Paris – City of Lights

Paris: Splendors of the City of Lights and Amour

By: Ellis Nassour

Paris – City of Lights: it’s called this because Paris was one of the first cities to become fully electrified. It’s called City of Amour because, well, simply put, the French know something about amour. Any visitor leaves forever remembering the sites – and the sites in the night lights.

Paris: Splendors of the City of Lights and Amour

By: Ellis Nassour

Paris – City of Lights: it’s called this because Paris was one of the first cities to become fully electrified. It’s called City of Amour because, well, simply put, the French know something about amour. Any visitor leaves forever remembering the sites – and the sites in the night lights.

The Place de Concorde is the gateway to Les Tulieries and, nestled at the very front, are huge Rodins and the Musee de l’Orangerie [home of Monet’s “Water Lilies], which houses hundreds of works by Impressionist masters.

Lighting enhances the stunning beauty of the world’s most famous/visited museums, the Louvre, the former palace where art lovers view such objets d’art as the Mona Lisa, Winged Victory, and Venus de Milo. You might also call Paris the City of Museums. In addition to l’Orangerie and the Louvre, there’s the huge post-Modern high-tech steel and concrete Centre George Pompidou, with the largest collection of modern art in Europe; the D’Orsay; the Picasso; and prized private collections at the Jacquemart-André, Marmottan-Monet, Nissim de Camondo, and Louis Vuitton Foundation Musees to name but a few.

Passing the palatial Grand Palais and its Palais de la Découvérte science museum, and adjoining Petit Palais is a marvelous sight by night, but leaving Paris without a visit would be a huge mistake. You mighgt even consider lunch at the reasonably-priced bistro overlooking the Palais gardens.

You will feel the majesty of Napoleon and the history of France at L’Arc de Triomphe. From there sail the well-heeled shopper’s paradise along the Champs Elysees, with a detour to the famed George V Hotel [soon to unveil its multi-billion Euro renovation]; then, pass tributes to Presidents Washington, Roosevelt, and Eisenhower, and statue of Churchill.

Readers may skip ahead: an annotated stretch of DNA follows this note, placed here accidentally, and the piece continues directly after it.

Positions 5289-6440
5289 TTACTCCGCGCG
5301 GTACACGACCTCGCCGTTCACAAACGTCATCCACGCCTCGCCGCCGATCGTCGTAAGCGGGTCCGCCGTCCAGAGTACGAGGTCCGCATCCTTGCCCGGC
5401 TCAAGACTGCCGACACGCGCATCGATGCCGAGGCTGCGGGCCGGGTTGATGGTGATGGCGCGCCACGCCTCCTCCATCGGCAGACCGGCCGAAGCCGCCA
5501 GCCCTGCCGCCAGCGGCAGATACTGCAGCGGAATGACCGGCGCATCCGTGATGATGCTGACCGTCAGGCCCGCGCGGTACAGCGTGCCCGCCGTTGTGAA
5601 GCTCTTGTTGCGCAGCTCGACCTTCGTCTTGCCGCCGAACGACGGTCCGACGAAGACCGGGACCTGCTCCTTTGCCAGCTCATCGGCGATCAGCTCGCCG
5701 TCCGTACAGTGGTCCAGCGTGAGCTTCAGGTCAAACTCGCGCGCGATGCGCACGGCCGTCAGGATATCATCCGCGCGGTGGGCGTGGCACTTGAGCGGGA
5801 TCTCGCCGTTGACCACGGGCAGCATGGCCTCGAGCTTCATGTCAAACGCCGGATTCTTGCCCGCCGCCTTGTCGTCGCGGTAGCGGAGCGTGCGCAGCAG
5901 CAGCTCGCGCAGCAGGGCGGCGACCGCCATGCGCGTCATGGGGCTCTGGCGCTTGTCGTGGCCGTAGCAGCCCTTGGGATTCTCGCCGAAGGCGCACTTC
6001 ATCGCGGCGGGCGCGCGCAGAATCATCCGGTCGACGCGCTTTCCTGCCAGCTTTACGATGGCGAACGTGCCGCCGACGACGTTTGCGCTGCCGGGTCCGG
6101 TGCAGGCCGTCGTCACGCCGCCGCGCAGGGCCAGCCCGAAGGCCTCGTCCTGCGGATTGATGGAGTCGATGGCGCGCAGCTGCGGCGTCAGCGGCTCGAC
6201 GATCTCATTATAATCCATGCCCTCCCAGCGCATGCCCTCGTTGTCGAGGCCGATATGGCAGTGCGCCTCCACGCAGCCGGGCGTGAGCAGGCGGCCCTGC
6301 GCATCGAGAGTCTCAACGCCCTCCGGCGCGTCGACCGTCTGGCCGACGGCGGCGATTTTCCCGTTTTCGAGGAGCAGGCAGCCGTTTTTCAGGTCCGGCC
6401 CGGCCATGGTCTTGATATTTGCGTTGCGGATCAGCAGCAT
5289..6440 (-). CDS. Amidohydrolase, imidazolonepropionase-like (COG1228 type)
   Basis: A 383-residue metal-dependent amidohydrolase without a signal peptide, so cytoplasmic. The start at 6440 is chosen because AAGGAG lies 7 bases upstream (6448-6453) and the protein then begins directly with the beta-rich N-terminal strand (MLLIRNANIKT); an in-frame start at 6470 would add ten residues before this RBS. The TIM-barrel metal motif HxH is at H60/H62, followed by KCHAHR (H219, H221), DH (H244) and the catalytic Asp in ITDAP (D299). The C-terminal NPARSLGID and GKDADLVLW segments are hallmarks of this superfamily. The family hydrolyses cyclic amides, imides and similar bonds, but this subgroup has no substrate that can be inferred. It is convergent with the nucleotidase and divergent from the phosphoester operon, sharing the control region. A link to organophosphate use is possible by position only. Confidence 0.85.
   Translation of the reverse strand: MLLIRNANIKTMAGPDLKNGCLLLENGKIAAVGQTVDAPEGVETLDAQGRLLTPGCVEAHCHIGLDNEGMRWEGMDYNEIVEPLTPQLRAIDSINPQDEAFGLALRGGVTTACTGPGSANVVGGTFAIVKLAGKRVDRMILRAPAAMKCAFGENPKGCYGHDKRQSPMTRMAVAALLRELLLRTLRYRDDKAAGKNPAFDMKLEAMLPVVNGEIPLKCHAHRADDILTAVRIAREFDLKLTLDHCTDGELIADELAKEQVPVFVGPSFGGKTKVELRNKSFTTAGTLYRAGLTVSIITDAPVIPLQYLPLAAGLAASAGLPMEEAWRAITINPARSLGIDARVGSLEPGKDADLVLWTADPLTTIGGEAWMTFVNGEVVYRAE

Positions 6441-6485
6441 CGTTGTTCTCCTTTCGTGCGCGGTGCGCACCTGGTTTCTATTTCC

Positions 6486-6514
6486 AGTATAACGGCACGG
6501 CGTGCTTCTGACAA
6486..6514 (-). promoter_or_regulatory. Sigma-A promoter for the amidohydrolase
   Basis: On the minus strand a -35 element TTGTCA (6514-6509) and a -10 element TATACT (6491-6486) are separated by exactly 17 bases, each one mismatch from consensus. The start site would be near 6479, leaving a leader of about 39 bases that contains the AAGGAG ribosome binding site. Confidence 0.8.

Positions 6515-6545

While only the super, super rich can afford the magnificence of the Hotel de Crillon [upward of $1,300 a night, continental or full breakfast included; where Who among the world’s Who’s Who hasn’t stayed], which has just reopened after its first major/total facelift in nearly 100 years, you can freely admire the lighted facade, even make a pit stop to admire the grandeur of its 18th Century lobbies, dine at the patio restaurant, and, by day, visit the garden.

In the center of it all is the stately Palais Opera Garnier. Purchase tour/guided tour tickets to be swept away by the sweeping 1800s architecture, which includes the grand staircase, and galleries and salons which redefine the definition of regal grandeur. It’s home to the eight-ton bronze and crystal chandelier with 340 lights. Don’t miss having a photo taken in front of the box reserved for the phantom! Nearby is the ultra-modern Opéra Bastille.    

At the pinnacle of the Latin Quarter is the stunningly lit by night and worthy of a visit by day Panthéon.  

After viewing the fountains of the Gardens du Trocadéro Gardens with a magnificent view of the dazzling light show on the Eiffel Tower, cross the Pont d’Léna to the Left Bank, where you can marvel up close at Alexandre Gustave Eiffel’s 1889 Tower of steel — even elevator up to the top for dinner and a dazzling city view. Not far away is the Musee D’Orsay, the breathtaking home for more breathtaking Impressionist masterpieces.

Across the Pont Neuf or Pont Notre Dame on its very own lle da la Cité in the Seine is lofty, medieval Notre Dame Cathedral, where kings and emperors were crowned, with its flying buttresses, gargoyles, towering bell towers [with 10 named bells of various sizes that can do notes from A to G], stained glass masterpieces that include the renowned Gothic-Rayonnant Rose Window, magnificent organ with 8.000 pipes, gigantic doors, and French Gothic interior — one of the world’s most visited tourist sites.